Exception logging in JavaScript

  • Revision slug: Exception_logging_in_JavaScript
  • Revision title: Exception logging in JavaScript
  • Revision id: 169498
  • Created:
  • Creator: Sheppy
  • Is current revision? No
  • Comment fix grammar

Revision Content

{{template.Fx_minversion_header(3)}}

In versions of Firefox prior to Firefox 3, all JavaScript exceptions were always logged into the Error Console if they remained unhandled at the time execution returned back into C++ code. As a result, if, for example, C++ code called a JavaScript component, which threw an exception, that exception would be logged to the console at the time control was returned to the C++ caller.

This had the unintended consequence of errors that aren't serious problems being logged at length into the console. JavaScript code is often designed to throw exceptions to report a result condition back to the C++ caller. These might be perfectly normal circumstances, but the exceptions were dutifully logged nonetheless.

Exception reporting in Firefox 3

Firefox 3 improves reporting of unhandled exceptions by establishing a set of rules that determines whether or not an exception is worth reporting:

  1. Any methods annotated with the {{mediawiki.external('function')}} attribute in IDL that throw exceptions always report those exceptions into the Error Console.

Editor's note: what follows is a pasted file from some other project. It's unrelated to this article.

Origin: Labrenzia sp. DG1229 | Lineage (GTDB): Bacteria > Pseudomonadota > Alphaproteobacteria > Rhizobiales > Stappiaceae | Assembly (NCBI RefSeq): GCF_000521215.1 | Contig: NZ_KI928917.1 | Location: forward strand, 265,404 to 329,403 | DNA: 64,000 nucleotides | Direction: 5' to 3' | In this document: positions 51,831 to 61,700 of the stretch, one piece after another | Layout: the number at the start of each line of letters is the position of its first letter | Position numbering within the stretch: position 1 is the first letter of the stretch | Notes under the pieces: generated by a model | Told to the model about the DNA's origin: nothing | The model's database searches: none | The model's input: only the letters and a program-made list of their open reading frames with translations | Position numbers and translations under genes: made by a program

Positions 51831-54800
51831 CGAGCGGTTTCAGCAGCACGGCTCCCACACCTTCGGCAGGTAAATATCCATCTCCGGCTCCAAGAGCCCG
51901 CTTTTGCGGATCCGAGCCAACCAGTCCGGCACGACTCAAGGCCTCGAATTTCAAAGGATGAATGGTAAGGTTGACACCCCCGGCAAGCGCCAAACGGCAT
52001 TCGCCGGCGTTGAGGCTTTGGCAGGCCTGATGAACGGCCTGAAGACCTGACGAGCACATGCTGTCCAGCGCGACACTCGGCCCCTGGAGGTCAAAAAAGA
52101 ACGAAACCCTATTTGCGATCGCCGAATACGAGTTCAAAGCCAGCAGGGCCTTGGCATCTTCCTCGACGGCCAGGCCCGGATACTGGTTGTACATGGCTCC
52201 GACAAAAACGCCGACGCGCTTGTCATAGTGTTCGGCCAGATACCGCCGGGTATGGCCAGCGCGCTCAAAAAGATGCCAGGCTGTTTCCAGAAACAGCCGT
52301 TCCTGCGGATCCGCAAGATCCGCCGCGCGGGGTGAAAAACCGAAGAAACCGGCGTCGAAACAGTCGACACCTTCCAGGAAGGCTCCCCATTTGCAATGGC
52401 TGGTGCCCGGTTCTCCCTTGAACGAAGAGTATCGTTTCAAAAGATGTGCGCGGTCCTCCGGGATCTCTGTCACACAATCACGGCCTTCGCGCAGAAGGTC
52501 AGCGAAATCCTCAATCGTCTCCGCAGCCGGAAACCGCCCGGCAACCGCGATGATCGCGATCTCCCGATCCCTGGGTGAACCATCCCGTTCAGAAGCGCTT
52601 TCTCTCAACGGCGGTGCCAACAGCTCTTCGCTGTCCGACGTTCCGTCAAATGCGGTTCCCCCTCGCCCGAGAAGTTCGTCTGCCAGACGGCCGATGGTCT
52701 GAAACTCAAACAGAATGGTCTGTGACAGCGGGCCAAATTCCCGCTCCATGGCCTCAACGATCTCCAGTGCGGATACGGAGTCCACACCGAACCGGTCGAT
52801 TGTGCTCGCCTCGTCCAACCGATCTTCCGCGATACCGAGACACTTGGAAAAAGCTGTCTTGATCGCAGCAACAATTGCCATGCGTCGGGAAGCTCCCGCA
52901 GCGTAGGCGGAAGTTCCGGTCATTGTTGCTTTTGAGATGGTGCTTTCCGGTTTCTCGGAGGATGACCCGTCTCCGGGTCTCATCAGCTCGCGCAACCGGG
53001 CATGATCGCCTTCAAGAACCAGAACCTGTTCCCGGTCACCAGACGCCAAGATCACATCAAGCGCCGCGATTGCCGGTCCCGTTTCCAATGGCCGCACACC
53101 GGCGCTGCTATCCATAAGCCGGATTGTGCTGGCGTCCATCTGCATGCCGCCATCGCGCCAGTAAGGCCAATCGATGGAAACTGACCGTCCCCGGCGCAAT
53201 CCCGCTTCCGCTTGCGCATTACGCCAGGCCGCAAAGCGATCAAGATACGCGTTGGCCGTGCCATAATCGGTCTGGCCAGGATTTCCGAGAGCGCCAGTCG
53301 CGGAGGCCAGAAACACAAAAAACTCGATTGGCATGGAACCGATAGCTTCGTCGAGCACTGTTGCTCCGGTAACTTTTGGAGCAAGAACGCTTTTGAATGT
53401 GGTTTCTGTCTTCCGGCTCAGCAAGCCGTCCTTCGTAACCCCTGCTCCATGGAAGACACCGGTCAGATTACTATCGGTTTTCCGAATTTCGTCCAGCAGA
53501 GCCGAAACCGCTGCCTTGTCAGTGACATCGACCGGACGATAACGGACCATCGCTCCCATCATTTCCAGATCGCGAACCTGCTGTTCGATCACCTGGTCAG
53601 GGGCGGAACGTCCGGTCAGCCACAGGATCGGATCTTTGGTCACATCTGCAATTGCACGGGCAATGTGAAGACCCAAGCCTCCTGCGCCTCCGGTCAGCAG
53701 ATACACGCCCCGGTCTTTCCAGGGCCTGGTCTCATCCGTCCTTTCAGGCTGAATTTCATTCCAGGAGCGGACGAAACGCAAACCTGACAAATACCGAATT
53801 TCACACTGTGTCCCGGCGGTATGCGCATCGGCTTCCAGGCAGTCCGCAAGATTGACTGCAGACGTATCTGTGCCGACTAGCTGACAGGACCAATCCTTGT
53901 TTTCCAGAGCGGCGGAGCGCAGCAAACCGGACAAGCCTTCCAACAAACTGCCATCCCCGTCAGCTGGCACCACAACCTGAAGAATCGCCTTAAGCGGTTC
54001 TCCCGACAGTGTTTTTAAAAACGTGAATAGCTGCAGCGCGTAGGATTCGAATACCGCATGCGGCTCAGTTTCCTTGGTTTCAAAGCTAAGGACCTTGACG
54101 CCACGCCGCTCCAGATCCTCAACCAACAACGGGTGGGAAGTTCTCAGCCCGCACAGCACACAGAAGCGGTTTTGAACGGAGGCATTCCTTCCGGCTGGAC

2. Any exceptions that are generated by XPConnect -- that is, those defined by {{template.Interface("nsIXPConnect")}} -- are always logged into the Error Console.
  3. The NS_NOINTERFACE error is never reported when returned by a JavaScript object's QueryInterface() method.
  4. The NS_NOINTERFACE error is never reported when returned by a JavaScript object's GetInterface() method.
  5. All other errors are reported when the last JavaScript frame on the stack returns to a C++ caller without handling the exception.

That last point deserves clarification. Consider this call chain:

Image:Exception-logging.png

Here we see C++ code calling a JavaScript component, which calls back into C++, which then calls back into JavaScript.

If JavaScript component 4 throws an exception, the exception is sent back up the call hierarchy until it reaches JavaScript component 2. If JavaScript component 2 doesn't handle the exception, the exception is then logged when control returns to C++ component 1.

In other words, all unhandled JavaScript exceptions that deserve reporting are thrown back up the call chain until control returns to the outermost C++ caller, at which point they get logged.

Forcing all exceptions to be logged

Sometimes you might actually want to see all exceptions get logged, regardless of what Firefox thinks of their likely importance.

There are two ways you can accomplish this.

First, you can set the environment variable <tt>MOZ_REPORT_ALL_JS_EXCEPTIONS</tt>. It doesn't matter what value you set this to (it can even be 0). If the variable exists, all exceptions will be reported.

Alternately, you can set the boolean preference <tt>dom.report_all_js_exceptions</tt>. If this preference is true, all exceptions will be logged.

See also

Revision Source

<p>{{template.Fx_minversion_header(3)}}